If you Google the term “elder abuse” right now you’ll unfortunately find news stories that are still breaking. It is estimated that 2.1 million cases of elder abuse are reported each year. While that number is staggering, for every one case reported, as many as thirteen elder abuse cases go unreported. The horror stories of abuse are one reason many people hold a poor opinion of assisted living facilities. Care facilities, however, are not the only place elder abuse occurs and it is sadly far more common than you think.
What Constitutes Elder Abuse?
Elder abuse does not have to be physical. It can be emotional, financial, or as simple as neglecting a person who is unable to take care of themselves. Any time a senior is improperly treated is considered elder abuse.
With age comes physical frailty, waning sight, hearing, and unfortunately the ability to stand up for oneself. At first, signs of abuse may appear to be symptoms of dementia, Alzheimer’s, or simply the natural results of aging. Abusers often try to pin the signs of abuse onto these things. Many warning signs of abuse do overlap with natural aging, but if a senior is claiming abuse they should not be ignored.
Upsettingly, a lot of people are hesitant to talk openly about abuse, especially if it is coming from a loved one; some seniors view an abusive caretaker as better than no caregiver at all. In a situation like this, it is important to stay supportive and tell the senior they have alternatives. When reporting abuse, you don’t necessarily need hard evidence. In many situations, abuse can be gradual with very subtle changes so it is important to stay aware.
It is hypothesized that most abuse comes from a loved one rather than a paid, professional caregiver. If you notice anything that feels strange coming from a neighbor or someone else you may be close with, like bruises or uncalled for cautiousness around you, it is important to notify Adult Protective Services. Even though the senior does not have to take your help and Adult Protective Services cannot do anything against a person’s will, the larger record they have on an individual case, the easier it is to stop the abuse from happening once a senior does decide to come forward. In a case where a senior is unable to make decisions for themselves, Adult Protective Services has the authority to intervene.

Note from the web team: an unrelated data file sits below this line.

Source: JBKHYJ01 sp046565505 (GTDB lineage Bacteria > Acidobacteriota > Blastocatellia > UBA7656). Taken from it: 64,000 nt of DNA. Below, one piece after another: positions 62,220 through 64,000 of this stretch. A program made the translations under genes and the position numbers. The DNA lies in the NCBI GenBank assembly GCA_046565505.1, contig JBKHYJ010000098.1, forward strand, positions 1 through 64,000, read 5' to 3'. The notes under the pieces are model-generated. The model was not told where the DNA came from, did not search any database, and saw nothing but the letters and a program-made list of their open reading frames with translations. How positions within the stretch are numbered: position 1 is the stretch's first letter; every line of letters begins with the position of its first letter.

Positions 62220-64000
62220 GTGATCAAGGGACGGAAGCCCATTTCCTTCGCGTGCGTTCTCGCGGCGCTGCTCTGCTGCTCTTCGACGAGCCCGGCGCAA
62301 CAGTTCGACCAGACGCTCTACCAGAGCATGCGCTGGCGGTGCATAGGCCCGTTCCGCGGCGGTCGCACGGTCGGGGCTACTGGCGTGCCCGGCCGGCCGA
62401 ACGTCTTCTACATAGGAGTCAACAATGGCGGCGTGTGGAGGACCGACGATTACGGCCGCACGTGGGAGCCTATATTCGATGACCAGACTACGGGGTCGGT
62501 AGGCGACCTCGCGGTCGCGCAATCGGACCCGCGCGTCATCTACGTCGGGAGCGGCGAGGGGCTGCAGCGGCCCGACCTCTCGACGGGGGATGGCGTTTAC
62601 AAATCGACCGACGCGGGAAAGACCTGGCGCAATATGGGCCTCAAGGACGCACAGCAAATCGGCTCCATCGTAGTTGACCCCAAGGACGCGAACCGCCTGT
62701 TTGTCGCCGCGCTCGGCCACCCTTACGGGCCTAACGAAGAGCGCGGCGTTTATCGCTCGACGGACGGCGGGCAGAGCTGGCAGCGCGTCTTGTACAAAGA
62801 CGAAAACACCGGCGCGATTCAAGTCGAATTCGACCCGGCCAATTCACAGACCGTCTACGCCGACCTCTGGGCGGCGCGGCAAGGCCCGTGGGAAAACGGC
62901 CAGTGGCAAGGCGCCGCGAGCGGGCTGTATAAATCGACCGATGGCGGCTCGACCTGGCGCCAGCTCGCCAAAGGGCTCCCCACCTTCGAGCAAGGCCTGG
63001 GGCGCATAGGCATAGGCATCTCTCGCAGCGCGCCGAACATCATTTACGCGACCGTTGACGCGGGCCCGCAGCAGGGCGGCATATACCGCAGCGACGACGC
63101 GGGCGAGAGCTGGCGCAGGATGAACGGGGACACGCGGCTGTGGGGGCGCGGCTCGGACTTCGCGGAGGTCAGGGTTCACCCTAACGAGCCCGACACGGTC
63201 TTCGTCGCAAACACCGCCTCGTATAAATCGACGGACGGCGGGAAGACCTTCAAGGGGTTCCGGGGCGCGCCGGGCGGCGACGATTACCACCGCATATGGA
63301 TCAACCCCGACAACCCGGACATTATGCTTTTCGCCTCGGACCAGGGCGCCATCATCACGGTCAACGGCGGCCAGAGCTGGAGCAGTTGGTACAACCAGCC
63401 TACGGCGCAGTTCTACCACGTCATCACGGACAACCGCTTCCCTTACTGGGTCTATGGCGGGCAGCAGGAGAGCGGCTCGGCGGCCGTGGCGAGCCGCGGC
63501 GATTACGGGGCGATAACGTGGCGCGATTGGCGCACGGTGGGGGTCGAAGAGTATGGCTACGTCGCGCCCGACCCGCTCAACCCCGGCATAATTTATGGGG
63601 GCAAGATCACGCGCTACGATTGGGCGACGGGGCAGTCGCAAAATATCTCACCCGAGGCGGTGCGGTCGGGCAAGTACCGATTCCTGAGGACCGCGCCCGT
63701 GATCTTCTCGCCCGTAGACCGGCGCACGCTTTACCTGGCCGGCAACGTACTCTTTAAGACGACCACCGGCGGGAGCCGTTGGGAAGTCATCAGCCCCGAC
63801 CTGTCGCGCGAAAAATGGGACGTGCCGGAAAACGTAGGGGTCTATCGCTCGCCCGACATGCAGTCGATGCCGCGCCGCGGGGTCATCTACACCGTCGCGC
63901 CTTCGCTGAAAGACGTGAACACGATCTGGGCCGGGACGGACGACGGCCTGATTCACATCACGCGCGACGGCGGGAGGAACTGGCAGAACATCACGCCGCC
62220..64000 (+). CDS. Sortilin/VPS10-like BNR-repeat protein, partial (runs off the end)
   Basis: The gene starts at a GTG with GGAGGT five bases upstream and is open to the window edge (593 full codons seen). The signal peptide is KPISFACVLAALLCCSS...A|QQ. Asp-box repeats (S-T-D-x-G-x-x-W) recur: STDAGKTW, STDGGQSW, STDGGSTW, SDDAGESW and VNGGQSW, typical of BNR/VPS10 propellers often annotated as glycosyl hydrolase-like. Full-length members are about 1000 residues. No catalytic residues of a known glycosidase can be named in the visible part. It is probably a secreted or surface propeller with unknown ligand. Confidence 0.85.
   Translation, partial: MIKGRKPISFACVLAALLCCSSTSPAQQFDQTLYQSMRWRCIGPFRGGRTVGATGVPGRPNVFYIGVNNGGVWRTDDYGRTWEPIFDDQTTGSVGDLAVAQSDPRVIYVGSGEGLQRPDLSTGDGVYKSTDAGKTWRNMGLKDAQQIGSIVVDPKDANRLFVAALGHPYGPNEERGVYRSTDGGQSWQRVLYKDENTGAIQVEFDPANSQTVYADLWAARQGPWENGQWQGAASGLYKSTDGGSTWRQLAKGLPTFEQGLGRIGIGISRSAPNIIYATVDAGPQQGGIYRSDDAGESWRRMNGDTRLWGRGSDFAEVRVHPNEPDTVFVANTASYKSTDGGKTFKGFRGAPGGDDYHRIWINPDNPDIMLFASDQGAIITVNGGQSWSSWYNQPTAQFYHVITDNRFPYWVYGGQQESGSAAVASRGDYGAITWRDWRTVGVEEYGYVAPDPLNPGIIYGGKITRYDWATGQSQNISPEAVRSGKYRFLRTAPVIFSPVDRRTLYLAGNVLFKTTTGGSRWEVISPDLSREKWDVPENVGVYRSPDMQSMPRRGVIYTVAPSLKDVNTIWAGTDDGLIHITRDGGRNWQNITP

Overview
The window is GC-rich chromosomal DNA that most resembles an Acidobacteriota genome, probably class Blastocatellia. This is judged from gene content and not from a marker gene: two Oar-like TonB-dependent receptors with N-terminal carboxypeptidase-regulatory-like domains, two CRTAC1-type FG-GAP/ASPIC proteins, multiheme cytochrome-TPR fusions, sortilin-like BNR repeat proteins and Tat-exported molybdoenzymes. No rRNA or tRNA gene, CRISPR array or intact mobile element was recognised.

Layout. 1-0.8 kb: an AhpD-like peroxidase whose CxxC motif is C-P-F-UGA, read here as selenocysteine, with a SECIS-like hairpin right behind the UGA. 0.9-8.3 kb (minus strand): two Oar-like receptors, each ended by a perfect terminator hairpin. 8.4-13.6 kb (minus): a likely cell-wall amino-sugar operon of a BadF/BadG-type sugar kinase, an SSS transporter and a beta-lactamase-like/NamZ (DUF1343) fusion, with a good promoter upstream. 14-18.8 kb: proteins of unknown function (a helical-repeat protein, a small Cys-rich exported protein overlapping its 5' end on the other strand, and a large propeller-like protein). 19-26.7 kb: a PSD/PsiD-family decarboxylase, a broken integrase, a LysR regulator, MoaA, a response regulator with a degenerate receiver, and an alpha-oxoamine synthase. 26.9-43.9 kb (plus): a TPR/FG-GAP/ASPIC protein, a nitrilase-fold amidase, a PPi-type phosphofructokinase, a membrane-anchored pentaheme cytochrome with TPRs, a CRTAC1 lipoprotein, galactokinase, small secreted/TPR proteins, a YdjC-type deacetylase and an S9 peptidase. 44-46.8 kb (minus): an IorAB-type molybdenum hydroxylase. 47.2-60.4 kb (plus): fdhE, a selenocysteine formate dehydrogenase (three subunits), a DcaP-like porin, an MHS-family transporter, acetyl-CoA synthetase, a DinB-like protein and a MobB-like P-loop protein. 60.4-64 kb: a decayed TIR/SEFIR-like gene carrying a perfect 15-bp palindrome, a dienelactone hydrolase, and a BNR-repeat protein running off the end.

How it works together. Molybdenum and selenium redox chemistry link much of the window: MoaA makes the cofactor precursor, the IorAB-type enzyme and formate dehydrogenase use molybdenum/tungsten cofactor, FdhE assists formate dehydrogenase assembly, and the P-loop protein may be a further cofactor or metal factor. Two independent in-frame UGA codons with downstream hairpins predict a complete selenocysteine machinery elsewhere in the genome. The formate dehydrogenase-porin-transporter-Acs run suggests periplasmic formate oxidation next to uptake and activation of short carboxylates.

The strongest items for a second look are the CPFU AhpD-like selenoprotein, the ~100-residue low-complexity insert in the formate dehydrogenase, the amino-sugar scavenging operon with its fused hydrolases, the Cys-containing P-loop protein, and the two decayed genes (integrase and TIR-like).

Beyond physical abuse, many people between the ages of 70-89 get taken advantage of financially. In terms of actual dollars stolen, financial professionals, attorneys, and fiduciary agents make up the largest group of financial abuse perpetrators. If you are the family member of someone you believe is being taken advantage of, don’t hesitate to report it. An elder law attorney is a great resource to help out in this type of situation.
Types of Elder Abuse:
Physical Abuse: This type of abuse is the easiest to catch because it has visible symptoms. Physical abuse can include hitting, pushing, burning, restraining, cutting, or any other type of physical assault.
Sexual Abuse or abusive Sexual Contact: With any age group, this means sexual contact that is against someone’s will. For seniors specifically, sexual abuse is any instance in which the elderly person is unable to understand what is going on, cannot communicate, or is physically overpowered. This can include rape, inappropriate touching, sexualized handling or groping (either through the clothes or beneath them), or anything else that makes a person feel violated.
Psychological or Emotional Abuse: This type of abuse is when a caregiver or loved one intentionally inflicts psychological trauma through threats or coercion. Sometimes people will embarrass the senior, isolate them, or damage property to control them. If a senior behaves a certain way because they are afraid of the consequences, then they are being emotionally abused.
Neglect: This is pretty straightforward. This is when the person responsible for the senior’s wellbeing intentionally fails to provide the basic means of survival. This includes everything from literally leaving a senior alone to not providing adequate clothing, shelter, nutrition, correct medication, or access to healthcare.
Abandonment: This is when an elderly person who cannot care for him or herself is abandoned.
Financial Abuse or Exploitation: Improper uses of a senior’s funds, check forgery, coercion, or plain theft all constitute financial abuse. While often perpetrated by financial professionals, family members who have guardianship and power of attorney can also do it.
If you are at all worried and have a loved one in a place like assisted living or a nursing home, visiting on a regular basis will ease your mind knowing that your family member is being treated properly. It should go without saying, but the percentage of staff that are abusers are in the minority. Most paid caregivers are trustworthy, incredibly professional, and courteous. Either way, visiting with your loved one not only wards off abuse, but it also tells the person you care about their wellbeing. Keep an eye out for any of the warnings mentioned above when it comes to the seniors in your life.